In Vishnu Chandra v. Chandrika Prasad; the Supreme Court held that a partner is capable of retiring from the ongoing partnership without dissolving the firm. Also, a partner’s right to retirement has to be determined from the agreement terms.


Section 36 of the Indian Partnership Act enumerates the rights of an outgoing or retiring partner.

According to this section, an outgoing partner may continue a business competing against that firm and may also advertise such business, but depending upon contract to the contrary, he may not:

  1. use the name of that firm,
  2. claim himself as a representative of the firm’s business, or
  3. solicit the firm’s customers, dealing with the firm, prior to his cessation as a partner of that firm.

Also, a retiring partner may form an agreement with other partners of the firm that he shall not carry on any business, similar to that of the firm’s business, within such specified time period or specified local limit, notwithstanding anything contained in Section 27 of the Indian Contract Act, 1872 if reasonable restrictions are imposed.

In Churton v. Douglas, an English Court held that Section 36 contains what is now regarded as settled law in England on the subject of the sale of the goodwill of a partnership firm.

According to Section 37; during retirement, the retiring partner can reclaim his or her capital share contributed to the firm through the settlement of an account with the continuing partners.

This section further clarifies that if no such account settlement occurs during retirement of the partner, and the firm continues to use the retiree’s capital for the purpose of the firm’s business, then the retired partner shall be entitled to his claim even after his retirement, either:

  1. At the rate of 6% per annum at his share in the firm’s property, or
  2. Such share over the firm’s profits which are attributable to his capital share in the firm.

In M.C. Sharma v. B.C. Sharma & others; the High Court of Allahabad ruled that the benefit of the application of Section 37 of this Act is unavailable to a sole partner, desiring to continue a firm’s business post-dissolution.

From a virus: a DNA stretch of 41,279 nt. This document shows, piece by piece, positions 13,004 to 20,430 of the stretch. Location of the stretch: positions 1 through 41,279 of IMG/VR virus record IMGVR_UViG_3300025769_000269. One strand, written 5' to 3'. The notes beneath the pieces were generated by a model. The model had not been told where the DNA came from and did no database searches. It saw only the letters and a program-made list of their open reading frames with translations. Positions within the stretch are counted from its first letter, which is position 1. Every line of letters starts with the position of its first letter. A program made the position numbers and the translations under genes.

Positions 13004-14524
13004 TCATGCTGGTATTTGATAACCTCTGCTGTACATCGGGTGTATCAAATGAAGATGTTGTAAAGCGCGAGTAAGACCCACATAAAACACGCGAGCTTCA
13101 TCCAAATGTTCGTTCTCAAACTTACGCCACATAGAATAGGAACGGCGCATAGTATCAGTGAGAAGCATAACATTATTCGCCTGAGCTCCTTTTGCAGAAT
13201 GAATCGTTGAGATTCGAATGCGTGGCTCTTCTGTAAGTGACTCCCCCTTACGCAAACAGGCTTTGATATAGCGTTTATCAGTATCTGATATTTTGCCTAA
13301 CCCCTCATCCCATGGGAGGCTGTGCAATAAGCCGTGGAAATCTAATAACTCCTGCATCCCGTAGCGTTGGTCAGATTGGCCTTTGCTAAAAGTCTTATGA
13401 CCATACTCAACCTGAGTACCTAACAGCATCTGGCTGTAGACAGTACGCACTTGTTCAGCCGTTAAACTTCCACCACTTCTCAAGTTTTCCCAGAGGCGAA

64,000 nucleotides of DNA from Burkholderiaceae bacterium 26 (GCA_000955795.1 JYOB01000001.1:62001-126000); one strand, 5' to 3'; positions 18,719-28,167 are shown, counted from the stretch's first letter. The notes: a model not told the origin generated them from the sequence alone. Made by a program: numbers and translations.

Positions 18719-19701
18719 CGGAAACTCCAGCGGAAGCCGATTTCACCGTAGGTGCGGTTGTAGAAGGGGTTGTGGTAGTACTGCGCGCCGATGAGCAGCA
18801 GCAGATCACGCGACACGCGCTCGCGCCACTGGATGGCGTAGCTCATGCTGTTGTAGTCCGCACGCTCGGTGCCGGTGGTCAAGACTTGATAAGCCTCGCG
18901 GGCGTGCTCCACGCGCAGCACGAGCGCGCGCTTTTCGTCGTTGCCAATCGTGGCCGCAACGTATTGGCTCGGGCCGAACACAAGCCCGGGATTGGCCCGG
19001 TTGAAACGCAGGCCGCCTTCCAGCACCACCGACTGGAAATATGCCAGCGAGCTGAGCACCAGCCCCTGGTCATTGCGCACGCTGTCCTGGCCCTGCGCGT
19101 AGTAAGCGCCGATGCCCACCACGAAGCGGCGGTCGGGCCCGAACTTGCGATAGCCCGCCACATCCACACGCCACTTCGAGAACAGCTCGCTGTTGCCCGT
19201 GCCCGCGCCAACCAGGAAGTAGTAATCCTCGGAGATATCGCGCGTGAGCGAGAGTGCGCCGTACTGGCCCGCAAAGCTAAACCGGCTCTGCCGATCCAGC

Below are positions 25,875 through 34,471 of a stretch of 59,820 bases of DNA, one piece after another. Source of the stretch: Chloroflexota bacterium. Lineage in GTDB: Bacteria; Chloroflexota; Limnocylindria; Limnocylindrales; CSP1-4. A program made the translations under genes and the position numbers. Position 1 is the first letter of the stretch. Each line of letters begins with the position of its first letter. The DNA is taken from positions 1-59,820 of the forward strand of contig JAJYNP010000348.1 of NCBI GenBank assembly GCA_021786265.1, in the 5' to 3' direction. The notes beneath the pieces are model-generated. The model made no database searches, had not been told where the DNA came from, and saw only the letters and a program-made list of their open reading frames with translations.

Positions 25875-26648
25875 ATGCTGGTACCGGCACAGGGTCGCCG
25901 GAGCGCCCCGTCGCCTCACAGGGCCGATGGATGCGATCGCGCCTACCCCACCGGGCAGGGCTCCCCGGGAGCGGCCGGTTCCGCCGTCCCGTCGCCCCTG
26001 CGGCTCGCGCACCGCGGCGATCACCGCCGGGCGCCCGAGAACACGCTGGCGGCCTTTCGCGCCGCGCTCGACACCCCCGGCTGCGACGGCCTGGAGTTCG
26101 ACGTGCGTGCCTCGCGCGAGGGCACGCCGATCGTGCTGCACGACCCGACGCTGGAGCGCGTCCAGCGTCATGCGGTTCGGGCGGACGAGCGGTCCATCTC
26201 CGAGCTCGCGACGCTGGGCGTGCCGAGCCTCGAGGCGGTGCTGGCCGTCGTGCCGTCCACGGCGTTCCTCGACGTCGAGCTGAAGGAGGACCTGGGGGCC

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According to Section 32(2); a retiring partner may be discharged from any liability towards any third party or for any act of the firms done prior to his retirement based upon any agreement on his part with that third party and other partners of the reconstituted firm. Also, such agreement may be implied by a deal between such a third-party and the reconstituted firm succeeding his acknowledgment of the partner’s retirement.

According to Section 32(3); until any public notification is made in the promulgation of such retirement, the retired partner along with the other partners of the firm continue to be liable towards the third parties for any act done by them which would have been considered an act of the done if had been done prior to the retirement.

According to Section 32(4), the aforementioned public notification can be made by the retired partner or any partner of the reconstituted firm.


Mr G is a partner at a firm. He resigns from his partnership one day. Thereby, he is discharged from any third party liability or any act of the firm which was incurred in the course of his partnership. However, such liability shall exist until the time of the promulgation of his retirement, through a public notification, made either by him or the continuing partners in the firm.

Expulsion of a partner

According to Section 33, a partner may not be expelled from a firm by the majority of the partners, except in the exercise of bonafide powers conferred through a contract between the partners in the interest of the firm.

Also, an expelled partner is subject to the same rights and liabilities as if he were a retired partner.

However, in case of expulsion against the provision of Section 33, such expulsion shall be deemed irregular and shall be ineffective against the expelled partner. In such a situation, the expelled partner is entitled to his reinstatement as a partner or claim refund for his or her share of capital or profits in the firm.


1) A, B, C and D are partners in a firm. Here A, B, and D cannot by majority decide to expel C, unless there exists a contract among them that such expulsion is effective on the bonafide interest of the firm.